I've always liked still-life because they don't require anything that you can't obtain (especially with the help of Ebay). Unless of course you add something like a landscape behind it like in my Monadnock Berries piece two posts ago. That one I got lucky with. I went blueberry picking with my kids and in the little house you pay at at the farm, they have a balcony overlooking the fields and Mt. Monadnock. I plunked my blueberries and leaves right on that railing, squat down to get the right vantage point, and took several photos. When I went through the photos when I got home, one was perfect for drawing (the one that didn't have Christmas lights in the view).
Now I want to do several more still-lifes with landscapes behind and the berry place I believe is closed for the season. Plus I don't know if they would like me to bring other fruits to photograph on their railing... and I'd like not every one to have Mt. Monadnock behind it.
So this time I bought some raspberries and I believe blackberries from the grocery store, went in the backyard and picked some dying raspberry plant leaves and set up a little still-life on my deck. The view however from my deck isn't so good... the tall trees are just too close. I decided to take some landscape photos for the background, but quickly learned that what worked with the Monadnock Berries was that the landscape was from a high vantage point so I could see the soft blue mountains. So, instead of planning a day hike up a mountain, I went to Flickr and looked up NH hills in the Creative Commons.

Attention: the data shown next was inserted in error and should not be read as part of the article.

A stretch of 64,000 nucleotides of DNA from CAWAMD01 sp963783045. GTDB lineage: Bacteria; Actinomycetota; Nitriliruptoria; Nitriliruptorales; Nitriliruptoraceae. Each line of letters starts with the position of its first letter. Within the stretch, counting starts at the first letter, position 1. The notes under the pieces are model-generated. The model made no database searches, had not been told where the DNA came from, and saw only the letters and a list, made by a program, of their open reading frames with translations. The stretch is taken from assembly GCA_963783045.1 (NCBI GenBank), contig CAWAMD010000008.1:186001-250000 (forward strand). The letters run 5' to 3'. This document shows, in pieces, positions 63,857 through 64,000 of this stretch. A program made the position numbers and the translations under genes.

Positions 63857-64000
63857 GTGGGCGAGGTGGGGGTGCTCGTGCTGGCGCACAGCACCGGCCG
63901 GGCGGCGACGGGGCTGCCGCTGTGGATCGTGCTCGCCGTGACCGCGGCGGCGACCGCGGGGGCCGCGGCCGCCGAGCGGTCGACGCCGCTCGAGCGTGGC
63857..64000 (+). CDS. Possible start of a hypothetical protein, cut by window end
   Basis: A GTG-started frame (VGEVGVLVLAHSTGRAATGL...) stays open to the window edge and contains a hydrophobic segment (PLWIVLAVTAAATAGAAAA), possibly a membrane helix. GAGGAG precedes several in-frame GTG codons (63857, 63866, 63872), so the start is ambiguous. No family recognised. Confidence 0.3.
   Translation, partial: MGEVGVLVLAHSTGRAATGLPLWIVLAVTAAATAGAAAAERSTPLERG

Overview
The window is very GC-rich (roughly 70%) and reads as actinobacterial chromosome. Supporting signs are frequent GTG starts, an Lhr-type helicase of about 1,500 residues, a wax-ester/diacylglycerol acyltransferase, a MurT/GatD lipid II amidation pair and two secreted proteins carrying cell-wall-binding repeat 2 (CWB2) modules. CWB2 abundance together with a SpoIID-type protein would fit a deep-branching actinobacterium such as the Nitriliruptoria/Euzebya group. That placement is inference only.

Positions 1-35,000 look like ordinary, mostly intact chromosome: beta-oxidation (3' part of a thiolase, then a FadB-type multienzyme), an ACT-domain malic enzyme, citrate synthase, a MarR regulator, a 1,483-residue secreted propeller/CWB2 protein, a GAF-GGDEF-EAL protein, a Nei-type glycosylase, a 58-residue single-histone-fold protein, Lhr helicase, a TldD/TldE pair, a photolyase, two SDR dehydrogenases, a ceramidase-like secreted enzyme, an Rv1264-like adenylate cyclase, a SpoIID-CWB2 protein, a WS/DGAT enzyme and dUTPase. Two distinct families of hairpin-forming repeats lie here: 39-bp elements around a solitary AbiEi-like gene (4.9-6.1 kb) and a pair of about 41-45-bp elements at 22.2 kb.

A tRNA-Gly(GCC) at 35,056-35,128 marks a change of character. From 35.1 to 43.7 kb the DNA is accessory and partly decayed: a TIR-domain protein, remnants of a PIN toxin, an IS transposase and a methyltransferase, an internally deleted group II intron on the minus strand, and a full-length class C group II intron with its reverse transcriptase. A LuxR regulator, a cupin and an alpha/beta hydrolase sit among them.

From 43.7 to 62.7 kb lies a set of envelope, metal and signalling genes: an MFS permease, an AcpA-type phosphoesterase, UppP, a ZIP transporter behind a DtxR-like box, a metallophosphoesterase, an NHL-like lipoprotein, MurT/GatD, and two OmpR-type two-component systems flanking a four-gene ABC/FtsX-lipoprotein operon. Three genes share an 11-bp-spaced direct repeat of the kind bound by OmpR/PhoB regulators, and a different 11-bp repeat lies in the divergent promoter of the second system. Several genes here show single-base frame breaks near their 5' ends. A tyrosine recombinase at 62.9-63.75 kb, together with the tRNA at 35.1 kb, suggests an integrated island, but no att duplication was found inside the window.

Creative Commons provides copyright free or limited copyright of images by normal everyday photographers. Since my composition is just using a portion of the cc photograph, cropped and with other things added, it falls under the guidelines for most creative commons copyright photos.
& here is the photo reference I will use adding my grocery store raspberries in the foreground. I used Photoshop Elements to add the pictures together very roughly since the drawing will correct any problems. Notice how the original photo looks completely different from the end reference photo?
Now today, as it is my birthday, I thought I would go to Alyson's Orchard since it is high up on a hill and gets just the types of views I like for the background. So I trudged around the orchard and picked the two types of apples available right now complete with leaves, and looked for places to set up a still-life with an instant backdrop like at Monadnock Berries. I brought a piece of wood to set the apples on and placed it on a pole in the ground. Crouched down looking through the viewfinder until I got the correct vantage and snap! no photoshop necessary!
the finished reference photo.
here's the post I set up the still-life on.
Either process works and probably a trip to the farm and going to the grocery store, picking leaves from the backyard, and photoshopping - both probably take the same amount of time. I prefer taking the reference shot on location and not piecing it together, because the lighting always works for the two together and the camera creates some of the soft edges between the foreground elements and background that a pieced photoshopped image won't have. Plus it just seems more authentic.